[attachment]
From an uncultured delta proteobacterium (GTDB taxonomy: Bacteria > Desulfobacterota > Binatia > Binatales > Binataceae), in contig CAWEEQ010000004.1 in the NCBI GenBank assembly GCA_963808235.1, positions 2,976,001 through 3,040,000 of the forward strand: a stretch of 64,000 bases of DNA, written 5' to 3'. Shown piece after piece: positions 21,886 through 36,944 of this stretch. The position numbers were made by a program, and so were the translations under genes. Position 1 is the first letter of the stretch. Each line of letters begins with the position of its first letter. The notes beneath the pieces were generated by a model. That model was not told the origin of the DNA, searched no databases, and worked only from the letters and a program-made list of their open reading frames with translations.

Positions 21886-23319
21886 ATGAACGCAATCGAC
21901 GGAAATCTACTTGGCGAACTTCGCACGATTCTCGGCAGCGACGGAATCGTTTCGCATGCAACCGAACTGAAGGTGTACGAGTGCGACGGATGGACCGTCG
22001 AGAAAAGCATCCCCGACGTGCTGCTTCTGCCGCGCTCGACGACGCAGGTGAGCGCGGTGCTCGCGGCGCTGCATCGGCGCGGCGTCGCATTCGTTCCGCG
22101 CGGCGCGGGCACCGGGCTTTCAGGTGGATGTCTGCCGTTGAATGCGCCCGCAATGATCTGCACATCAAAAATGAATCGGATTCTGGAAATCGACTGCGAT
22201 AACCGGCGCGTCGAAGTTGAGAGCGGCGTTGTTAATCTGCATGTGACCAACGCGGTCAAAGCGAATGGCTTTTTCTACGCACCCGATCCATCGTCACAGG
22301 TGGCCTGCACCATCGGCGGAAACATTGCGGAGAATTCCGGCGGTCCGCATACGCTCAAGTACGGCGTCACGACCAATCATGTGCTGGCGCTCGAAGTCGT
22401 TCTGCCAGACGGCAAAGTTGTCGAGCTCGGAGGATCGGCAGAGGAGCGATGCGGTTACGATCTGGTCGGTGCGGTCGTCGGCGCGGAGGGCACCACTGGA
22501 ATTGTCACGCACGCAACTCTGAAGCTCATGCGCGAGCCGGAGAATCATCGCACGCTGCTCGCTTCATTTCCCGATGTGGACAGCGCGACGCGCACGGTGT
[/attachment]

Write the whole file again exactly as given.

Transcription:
From an uncultured delta proteobacterium (GTDB taxonomy: Bacteria > Desulfobacterota > Binatia > Binatales > Binataceae), in contig CAWEEQ010000004.1 in the NCBI GenBank assembly GCA_963808235.1, positions 2,976,001 through 3,040,000 of the forward strand: a stretch of 64,000 bases of DNA, written 5' to 3'. Shown piece after piece: positions 21,886 through 36,944 of this stretch. The position numbers were made by a program, and so were the translations under genes. Position 1 is the first letter of the stretch. Each line of letters begins with the position of its first letter. The notes beneath the pieces were generated by a model. That model was not told the origin of the DNA, searched no databases, and worked only from the letters and a program-made list of their open reading frames with translations.

Positions 21886-23319
21886 ATGAACGCAATCGAC
21901 GGAAATCTACTTGGCGAACTTCGCACGATTCTCGGCAGCGACGGAATCGTTTCGCATGCAACCGAACTGAAGGTGTACGAGTGCGACGGATGGACCGTCG
22001 AGAAAAGCATCCCCGACGTGCTGCTTCTGCCGCGCTCGACGACGCAGGTGAGCGCGGTGCTCGCGGCGCTGCATCGGCGCGGCGTCGCATTCGTTCCGCG
22101 CGGCGCGGGCACCGGGCTTTCAGGTGGATGTCTGCCGTTGAATGCGCCCGCAATGATCTGCACATCAAAAATGAATCGGATTCTGGAAATCGACTGCGAT
22201 AACCGGCGCGTCGAAGTTGAGAGCGGCGTTGTTAATCTGCATGTGACCAACGCGGTCAAAGCGAATGGCTTTTTCTACGCACCCGATCCATCGTCACAGG
22301 TGGCCTGCACCATCGGCGGAAACATTGCGGAGAATTCCGGCGGTCCGCATACGCTCAAGTACGGCGTCACGACCAATCATGTGCTGGCGCTCGAAGTCGT
22401 TCTGCCAGACGGCAAAGTTGTCGAGCTCGGAGGATCGGCAGAGGAGCGATGCGGTTACGATCTGGTCGGTGCGGTCGTCGGCGCGGAGGGCACCACTGGA
22501 ATTGTCACGCACGCAACTCTGAAGCTCATGCGCGAGCCGGAGAATCATCGCACGCTGCTCGCTTCATTTCCCGATGTGGACAGCGCGACGCGCACGGTGT